Sunday, December 2, 2012

See You In Hell My Friend Part 1

Welcome to Part 1 of the 3-part blog series, See You In Hell My Friend.

I've been in a death metal mood for the past 3 months. I can't seem to stop listening to the late 80's/early 90's-era death metal from the Tampa, FL. area and beyond. This happens to me every once and awhile for some odd reason. Maybe it has something to do with the fact that I'm getting older and have a sick desire to cling to the things that gave me joy in my youth.

Or maybe it's simply because death metal is fucking awesome, and I'm rediscovering my love for it.

Whatever the reason, this recent metal streak has made me think about the albums that solidified my excitement, awe and intense love for heavy metal of the most extreme variety. As with many metalhead kids from the early 1990's, I was of course drawn in to the scene by the likes of Metallica and Megadeth as a youth. I'd have to say White Zombie and Pantera also had a little to do with it as well. However, it was the brutal, sick, disgusting, vile and downright evil stuff that piqued my interest in the metal genre more than anything.

This blog series will share a total of 12 crucial albums that helped form my love for extreme metal (4 albums per blog). Please note that while not every album will be highly regarded by the harshest of critics...they are simply albums that put me on my path of greatness. 

So without further ado....I'll see you in hell, my friends (part 1). 

ONE

FEAR FACTORY - Demanufacture (1995) Roadrunner Records
"Zero Signal"

Boy, does this album bring me back! I was 15 years old when this album came out, and this was one of the first metal albums I bought that featured "growling" vocals. I remember being intrigued by the album cover and the interviews with the singer (Burton C. Bell) in the classic Metal Maniacs magazine. This album also helped plant a few seeds of love for industrial music. Fear Factory used a lot of industrial elements on this album, and that led me to not only checking out other "brutal" bands on Roadrunner Records and beyond, but also the industrial music scene in general.

One of my fondest memories from college was going to see Fear Factory with some of my best friends. They were supported by System of a Down and hed(PE). The story of how the hed(PE) singer kept saying "I drink my wine, smoke my weed....fuck my woman in the ass 'til she bleeds!" over and over AND OVER during their set never gets old.

TWO

V/A - NORDIC METAL: A TRIBUTE TO EURONYMOUS (1994) Necropolis Records
MayheM - "Pagan Fears" (demo)

Just look at that album cover. Does that look like the entrance to hell or what? This album was not only one of the first (if not THE first) black metal CD that I got, but it was one that started me off on getting my extreme metal via mailorder. This was pre-iTunes after all. Back in the day, if you wanted the good death metal and black metal, you got it via mailorder. Nordic Metal was my first attempt at getting black metal, and it was amazing. Even more amazing is that I have an original pressing of this CD. Since Necropolis Records went kaput in 2003, you can find the original copies on eBay upwards of $30 or more. I think I paid $14 for it in 1995. Score.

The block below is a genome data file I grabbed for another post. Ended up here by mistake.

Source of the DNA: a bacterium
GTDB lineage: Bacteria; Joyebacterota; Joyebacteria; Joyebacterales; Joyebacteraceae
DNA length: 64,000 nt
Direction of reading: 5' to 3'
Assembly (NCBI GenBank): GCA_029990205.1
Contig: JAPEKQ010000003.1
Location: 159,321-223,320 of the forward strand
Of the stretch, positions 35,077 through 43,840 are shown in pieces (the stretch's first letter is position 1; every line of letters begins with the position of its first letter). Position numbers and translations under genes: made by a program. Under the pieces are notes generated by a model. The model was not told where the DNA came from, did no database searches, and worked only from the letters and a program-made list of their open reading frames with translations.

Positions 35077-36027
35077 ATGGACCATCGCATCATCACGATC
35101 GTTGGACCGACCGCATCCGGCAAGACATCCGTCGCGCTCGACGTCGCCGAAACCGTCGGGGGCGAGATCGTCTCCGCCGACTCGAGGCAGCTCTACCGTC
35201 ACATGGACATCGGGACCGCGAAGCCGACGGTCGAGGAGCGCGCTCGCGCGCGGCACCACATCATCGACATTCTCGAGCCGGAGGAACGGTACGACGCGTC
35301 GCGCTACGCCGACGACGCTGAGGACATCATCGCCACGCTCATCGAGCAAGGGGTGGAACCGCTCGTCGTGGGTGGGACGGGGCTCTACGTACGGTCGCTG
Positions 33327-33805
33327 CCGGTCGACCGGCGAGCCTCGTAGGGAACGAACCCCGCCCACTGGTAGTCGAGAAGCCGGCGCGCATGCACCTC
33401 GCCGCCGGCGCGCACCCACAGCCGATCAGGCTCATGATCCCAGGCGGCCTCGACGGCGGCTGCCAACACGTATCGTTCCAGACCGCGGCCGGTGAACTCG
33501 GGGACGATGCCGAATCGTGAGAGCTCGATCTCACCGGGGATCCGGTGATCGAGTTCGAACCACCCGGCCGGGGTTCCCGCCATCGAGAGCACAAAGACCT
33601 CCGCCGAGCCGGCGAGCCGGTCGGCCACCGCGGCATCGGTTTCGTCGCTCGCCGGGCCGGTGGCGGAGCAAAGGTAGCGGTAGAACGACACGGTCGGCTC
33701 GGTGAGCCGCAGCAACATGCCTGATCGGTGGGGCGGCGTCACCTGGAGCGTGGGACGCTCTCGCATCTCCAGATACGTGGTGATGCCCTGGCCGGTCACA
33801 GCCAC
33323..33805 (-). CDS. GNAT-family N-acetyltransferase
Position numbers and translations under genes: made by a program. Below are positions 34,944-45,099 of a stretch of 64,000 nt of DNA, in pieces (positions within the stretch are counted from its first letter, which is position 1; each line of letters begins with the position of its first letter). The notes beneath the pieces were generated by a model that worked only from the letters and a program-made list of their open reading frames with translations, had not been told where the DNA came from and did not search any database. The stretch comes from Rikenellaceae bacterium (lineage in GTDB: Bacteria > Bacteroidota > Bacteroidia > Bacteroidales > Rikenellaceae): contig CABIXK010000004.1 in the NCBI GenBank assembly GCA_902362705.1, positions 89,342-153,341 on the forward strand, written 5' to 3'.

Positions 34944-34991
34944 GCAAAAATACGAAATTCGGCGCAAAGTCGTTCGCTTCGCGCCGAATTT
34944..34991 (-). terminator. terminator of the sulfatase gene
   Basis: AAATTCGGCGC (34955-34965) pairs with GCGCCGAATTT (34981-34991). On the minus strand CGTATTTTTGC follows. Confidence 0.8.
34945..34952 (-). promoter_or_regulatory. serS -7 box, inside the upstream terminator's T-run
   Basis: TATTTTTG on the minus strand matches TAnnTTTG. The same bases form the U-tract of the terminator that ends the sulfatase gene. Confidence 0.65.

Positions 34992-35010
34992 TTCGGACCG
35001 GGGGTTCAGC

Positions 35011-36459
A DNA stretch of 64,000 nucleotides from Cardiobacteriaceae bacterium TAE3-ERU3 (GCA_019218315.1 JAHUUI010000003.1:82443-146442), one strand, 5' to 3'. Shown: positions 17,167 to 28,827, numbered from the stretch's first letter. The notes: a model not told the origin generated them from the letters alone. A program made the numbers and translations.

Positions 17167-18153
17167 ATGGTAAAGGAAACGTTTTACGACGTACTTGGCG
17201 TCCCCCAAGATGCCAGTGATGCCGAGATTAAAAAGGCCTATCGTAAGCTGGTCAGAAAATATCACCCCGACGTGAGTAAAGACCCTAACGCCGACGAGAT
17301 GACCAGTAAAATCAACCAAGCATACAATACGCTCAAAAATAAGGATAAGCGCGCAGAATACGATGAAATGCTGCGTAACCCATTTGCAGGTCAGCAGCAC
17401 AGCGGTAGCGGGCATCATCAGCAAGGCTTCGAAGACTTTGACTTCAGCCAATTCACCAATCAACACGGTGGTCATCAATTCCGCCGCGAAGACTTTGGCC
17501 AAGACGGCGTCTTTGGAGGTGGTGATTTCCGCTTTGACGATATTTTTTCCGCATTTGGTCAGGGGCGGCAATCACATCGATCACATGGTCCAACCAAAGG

Black metal is an interesting form of extreme metal. It's definitely not for everyone, but I always loved it. Fast metal, screeching vocals, insane drums....awwww yeah give it to me. Nordic Metal is still an essential part of any true black metal collection.

THREE

CANNIBAL CORPSE - Tomb of the Mutilated (1992) Metal Blade Records
"Hammer Smashed Face"

You may know Cannibal Corpse as being that metal band in Ace Ventura: Pet Detective. Believe it or not, Jim Carrey was a big Cannibal Corpse fan back in the day. While Ace Ventura may have been where mainstream audiences were exposed to Cannibal Corpse, I was exposed to them by an asshole metalhead kid in my 9th grade algebra class. Even though this guy was a complete prick (he was so metal, no-one else was worth his time), he actually introduced me to a lot of bands by wearing their t-shirts. It was because of this guy that I ever listened to the likes of Slayer, Sepultura and even Cannibal Corpse. I vividly remember the day I saw him walk into class wearing the Tomb of the Mutilated shirt. I asked him what was going on in the picture, and he told me "it's a dead zombie eating out another dead zombie." And I said "cool."

Here's the scene from Ace Ventura: Pet Detective, just in case you want to refresh your memory:


FOUR

DEATH - Spiritual Healing (1990) Combat Records
"Spiritual Healing"

This was the first death metal album that I ever saw in a store. I remember being at Best Buy and seeing it on the shelf. I thought the artwork was really cool, and the subject matter of the cover challenged a few thoughts I had in my 14-year-old brain. It actually took me several more years to get a copy of this album for myself. Death's Symbolic album, released in 1995, was the first one I ever purchased. I loved that album so much, the very next one I bought was Spiritual Healing.

Chuck Schuldiner (singer, guitarist, songwriter) of Death unfortunately died December 13th, 2001 from brain tumor complications. One of my greatest regrets in life was missing out on seeing them live in 1999 when I had a ticket to go see them, but no-one to go with me. So I never went. We still miss ya, Chuck.


Be sure to tune in next time for 4 more albums that unlocked the road to hell that was paved with good intentions. Until then, take us away Chuck!

Death - "Symbolic" from Symbolic (1995) Roadrunner Records

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